Winter Goodwill Games Underway

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Lake Placid, NY Feb. 17 (AP by John Kekis)--It has been nearly 20 years since Mike Eruzione rocked the Olympic Ice Arena with his game-winning goal against the Russians in the 1980 Winter Olympics. On Wednesday night, the old place rocked again on the eve of the inaugural Winter Goodwill Games.

With about 6,000 attending the opening ceremony at the historic rink, Bruce Hornsby, Edwin McCain and the Crane School of Music Symphony Orchestra and Chorus paid a musical tribute to the theme of the games: ``The Power of Sports.''

The Winter Goodwill Games, to be staged over the next four days, were being hailed as the biggest event here since the Winter Olympics that made Eruzione and speedskater Eric Heiden household names. With the newest bobsled-luge-skeleton track in the world ready for its first competition, the village remained hopeful of a return to prominence as an important winter sports host.

``I can't help but feel a tremendous sense of pride,'' New York Gov. George Pataki said in opening remarks. ``Once again, the eyes of the world are centered on Lake Placid.''

The festivities also included a tribute to Sarajevo, the war-torn city that played host to the 1984 Winter Olympics and was hoping to stage the second Winter Goodwill Games in 2003.

``Lake Placid and Sarajevo share a history of Olympic cities,'' said Muhamed Sacirbey, ambassador to the United Nations for Bosnia and Herzegovina. ``But unfortunately, our paths diverged. Sports and national competition provide hope and also mean an opportunity to rebuild our cities.''

Despite the glee of the evening, snow, of all things, threatened to create a little havoc for the games. Nearly 2 feet has slammed the area around this picturesque Adirondack Mountain village since Monday.

The snow and bank after bank of low-hanging clouds forced officials to cancel downhill training on Wednesday for the second straight day because of poor visibility. Only one training run was slated for Thursday morning before the first race.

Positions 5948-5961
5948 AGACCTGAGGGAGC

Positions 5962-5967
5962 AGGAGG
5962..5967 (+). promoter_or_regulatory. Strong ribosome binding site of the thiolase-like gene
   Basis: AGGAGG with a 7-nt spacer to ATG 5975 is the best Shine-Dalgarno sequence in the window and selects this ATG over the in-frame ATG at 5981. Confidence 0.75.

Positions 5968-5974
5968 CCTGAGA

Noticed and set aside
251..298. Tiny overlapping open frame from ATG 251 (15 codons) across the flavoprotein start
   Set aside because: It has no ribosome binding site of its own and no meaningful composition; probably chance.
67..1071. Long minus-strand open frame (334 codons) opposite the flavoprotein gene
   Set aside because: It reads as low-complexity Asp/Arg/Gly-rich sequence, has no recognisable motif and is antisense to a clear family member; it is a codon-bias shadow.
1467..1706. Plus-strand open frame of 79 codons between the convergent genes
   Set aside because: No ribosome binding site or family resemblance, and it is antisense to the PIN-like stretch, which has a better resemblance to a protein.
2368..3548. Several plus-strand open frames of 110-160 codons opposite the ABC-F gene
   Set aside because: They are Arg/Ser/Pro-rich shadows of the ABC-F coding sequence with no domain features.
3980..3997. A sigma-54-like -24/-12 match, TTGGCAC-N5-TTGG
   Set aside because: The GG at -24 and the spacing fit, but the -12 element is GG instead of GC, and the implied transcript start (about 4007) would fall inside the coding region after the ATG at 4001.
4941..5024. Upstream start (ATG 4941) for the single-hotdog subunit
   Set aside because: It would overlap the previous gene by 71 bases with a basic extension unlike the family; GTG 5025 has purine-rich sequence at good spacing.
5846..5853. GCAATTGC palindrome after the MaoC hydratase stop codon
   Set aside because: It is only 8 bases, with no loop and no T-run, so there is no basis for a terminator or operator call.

``We kept saying in November and December, when we were begging for it, where is it, where's the snow?'' said Sandy Caligiore, media relations director for the New York State Olympic Regional Development Authority (ORDA), which operates the winter sports venues in the region. ``Then we said, `We know when it's coming.' And sure enough, that's when it came.''

Competition also will be held in luge, skeleton, bobsled, figure skating, short track speedskating, snowboarding, cross-country skiing, Nordic combined, ski jumping, and freestyle skiing.

More snow was predicted for Friday and Saturday, and there was no room to push back the downhill races, which carry the top first-place prize of $20,000.

Having played host to two Winter Olympics, Lake Placid was ready for whatever Mother Nature had in store.

``There are contingency plans,'' ORDA president Ted Blazer said. ``We're in the business of putting on world events, and we will make it happen.''

More than 100 workers _ and a few athletes _ were busy carting snow off the skiing and snowboard venues at Whiteface Mountain. Crews also were busy sweeping off and grooming the new track at Mount Van Hoevenberg.

``The snow has affected practicing,'' said snowboarder Rob Kingwill, who also had to cope with the brief loss of the U.S. team's equipment on the way here from Lake Tahoe. ``But we're pretty excited to be here.''

Blazer said more than 40,000 tickets had been sold as of Wednesday. Figure skating, which will feature such former Olympic stars as Nancy Kerrigan, Katarina Witt, Dorothy Hamill, Oksana Baiul and Victor Petrenko, was commanding the most attention. Saturday night's finals already were close to a sellout, but organizers were hoping for strong walkup sales for all events.

The winter games, which also are scheduled to be staged in 2003, 2005 and 2007 by Turner Sports, are an extension of the Summer Gooddwill Games created in 1986 by Ted Turner. The 450 athletes here will be competing for more than $647,000 in prize money. Proceeds will be donated to charity.

Copyright © 2000 The Associated Press